They don’t know the Muslim friends I met on an Arabic language scholarship who helped me to feel at home when we spent the summer in Jordan, so far away from everyone I had ever known. And they don’t know the many Muslim students with whom I shared a passion for interfaith dialogue when we studied together at Hartford Seminary. Our respect and admiration for each other only grew as we shared our thoughts on God and accepted each other for exactly who we were even when our theologies diverged.
People who hate Muslims don’t know Muslims as people. But, my dear Muslim friends, because I know you, and have been so enriched by you, I want so badly for the world to know you too. I want everyone to know that you are regular people like everyone else, and then again, you are extraordinary people. I want those who see Muslims as caricatures and stereotypes to see your unique beauty, your kick-ass intelligence, your quirky humor. I want them to see you in your full, rich, vibrant humanity, and in seeing you I want the all the dehumanizing hatred and bigotry to dissolve.
And moreover, I want people who may be inclined to think you are cool in spite of your faith to know how your faith makes you the wonderful people that you are. I want everyone who thinks of Islam as a violent, intolerant religion to know how Islam has fueled your compassion. I want people to know how your faith has always encouraged you to see the best in everyone, because the Most Gracious, Most Merciful God created all people with worth and dignity. I want people to know how your faith has motivated you all to strive to become the intelligent and successful women and men you are; how Islam has encouraged you in your growth, your education, your careers. And I want people to know how your faith in Islam has rippled out to touch everyone you know. Because Islam has shaped you so much, it has reached out and shaped those you know, those with whom you have been in relationship. I want people to know how Islam, because of your embodiment of it, has shaped me.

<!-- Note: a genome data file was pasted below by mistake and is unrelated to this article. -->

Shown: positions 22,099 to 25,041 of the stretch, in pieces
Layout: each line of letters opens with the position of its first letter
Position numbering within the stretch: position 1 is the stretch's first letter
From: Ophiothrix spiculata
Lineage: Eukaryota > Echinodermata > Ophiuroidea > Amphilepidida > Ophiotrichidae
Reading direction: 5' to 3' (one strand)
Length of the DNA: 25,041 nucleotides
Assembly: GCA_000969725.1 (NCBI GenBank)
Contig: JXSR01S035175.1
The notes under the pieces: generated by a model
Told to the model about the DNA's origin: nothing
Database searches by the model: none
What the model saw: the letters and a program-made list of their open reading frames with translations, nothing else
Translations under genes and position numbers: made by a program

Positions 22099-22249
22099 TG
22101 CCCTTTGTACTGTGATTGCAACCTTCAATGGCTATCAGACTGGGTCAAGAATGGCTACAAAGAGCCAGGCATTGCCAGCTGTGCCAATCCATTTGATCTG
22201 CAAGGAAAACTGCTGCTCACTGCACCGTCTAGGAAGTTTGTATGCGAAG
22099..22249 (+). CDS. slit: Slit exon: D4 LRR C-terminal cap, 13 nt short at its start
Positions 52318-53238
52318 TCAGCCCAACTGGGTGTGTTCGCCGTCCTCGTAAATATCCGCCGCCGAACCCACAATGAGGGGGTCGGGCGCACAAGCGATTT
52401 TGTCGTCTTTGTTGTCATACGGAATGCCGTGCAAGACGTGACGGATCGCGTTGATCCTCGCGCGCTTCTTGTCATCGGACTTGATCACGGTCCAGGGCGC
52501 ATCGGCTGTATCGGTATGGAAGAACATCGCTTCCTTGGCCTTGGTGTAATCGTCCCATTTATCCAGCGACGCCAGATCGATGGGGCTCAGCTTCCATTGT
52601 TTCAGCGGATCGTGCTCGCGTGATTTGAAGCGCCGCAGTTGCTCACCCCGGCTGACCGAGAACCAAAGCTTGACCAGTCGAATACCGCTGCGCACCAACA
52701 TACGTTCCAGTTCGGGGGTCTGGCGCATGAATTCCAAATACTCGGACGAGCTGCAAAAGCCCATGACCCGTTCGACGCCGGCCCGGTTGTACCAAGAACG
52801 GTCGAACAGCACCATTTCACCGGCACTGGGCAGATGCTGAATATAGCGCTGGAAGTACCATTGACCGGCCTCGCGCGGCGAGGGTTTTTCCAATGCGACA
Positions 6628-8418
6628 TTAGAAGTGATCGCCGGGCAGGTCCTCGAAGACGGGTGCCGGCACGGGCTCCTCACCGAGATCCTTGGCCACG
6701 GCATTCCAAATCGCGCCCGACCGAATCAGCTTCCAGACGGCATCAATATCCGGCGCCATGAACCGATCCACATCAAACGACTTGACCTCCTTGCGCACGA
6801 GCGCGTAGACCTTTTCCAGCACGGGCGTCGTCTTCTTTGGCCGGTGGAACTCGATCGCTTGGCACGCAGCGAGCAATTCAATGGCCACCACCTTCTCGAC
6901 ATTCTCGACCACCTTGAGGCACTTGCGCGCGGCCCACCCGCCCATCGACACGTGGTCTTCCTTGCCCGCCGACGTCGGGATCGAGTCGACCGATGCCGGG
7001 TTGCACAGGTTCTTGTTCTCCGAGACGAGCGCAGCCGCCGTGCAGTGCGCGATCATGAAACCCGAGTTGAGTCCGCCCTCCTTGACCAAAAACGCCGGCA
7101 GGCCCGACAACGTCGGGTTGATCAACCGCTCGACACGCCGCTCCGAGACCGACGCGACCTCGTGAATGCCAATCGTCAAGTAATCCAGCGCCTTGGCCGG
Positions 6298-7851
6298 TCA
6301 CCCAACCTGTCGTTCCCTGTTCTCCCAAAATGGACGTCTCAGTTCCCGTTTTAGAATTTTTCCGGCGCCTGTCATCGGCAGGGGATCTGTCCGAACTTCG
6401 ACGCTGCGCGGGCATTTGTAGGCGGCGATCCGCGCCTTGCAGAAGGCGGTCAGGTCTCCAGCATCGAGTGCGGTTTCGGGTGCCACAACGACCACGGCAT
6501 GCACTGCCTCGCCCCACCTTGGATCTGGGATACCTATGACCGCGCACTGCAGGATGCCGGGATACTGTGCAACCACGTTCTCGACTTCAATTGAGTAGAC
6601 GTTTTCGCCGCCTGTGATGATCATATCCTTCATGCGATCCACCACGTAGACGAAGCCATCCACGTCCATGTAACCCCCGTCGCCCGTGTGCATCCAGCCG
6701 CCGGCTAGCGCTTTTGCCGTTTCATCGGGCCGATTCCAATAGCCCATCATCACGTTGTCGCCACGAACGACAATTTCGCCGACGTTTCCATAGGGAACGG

The Islam you embody is faith in the One God who is the Creator and Sustainer of us all. It is a faith that welcomed me when I was seeking my own path, and taught me structure and balance through prayer, solidarity with the poor and hungry through fasting, and how to live a life of modesty, humility, and pursuit of justice. It was a shelter from my doubts and confusion when I questioned the violence of the cross and the confusion of the Trinity. But, when it turned out that Islam was not the end of my faith journey and I made my way back to Christianity, that’s when I saw the full beauty of Islam, because you continued to love and accept me unconditionally. Your unconditional love mirrored the unconditional love of the one God we both worship. Despite my divergence from the path you walk, dear Muslim friends, know that Islam, and you, will always be a part of me. I know that our roads, running parallel much of the time, will re-converge one day in the embrace of God.
I hope that one day those who hate can come to know the Unconditional Love that dissolves hatred and rivalry. I pray this not only for the people who launch hateful bigotry-based campaigns, but also for the governments that launch missiles and drones into Muslim countries. For “Love A Muslim Day” means nothing if we don’t love all Muslims everywhere. Without repenting of the violence and imperialism that fuels cycles of enmity and obscures the humanity and dignity of Muslims abroad, we can expect cycles of vengeance and ignorance to continue, creating a constant threat to our Muslim neighbors and ultimately to us all.
My dear Muslim friends, who have given me so much love and support, who have awed me with your wisdom and compassion and passion for justice, who have shared the joys and challenges of life with me, know now and always that I love you. And I pray that the evils of Islamophobia, bigotry, greed, imperialism and violence are drowned out by compassion and mercy, so that Muslims around the world know that they are loved every day, and all humanity may be reconciled, to the glory of God, Most Gracious, Most Merciful.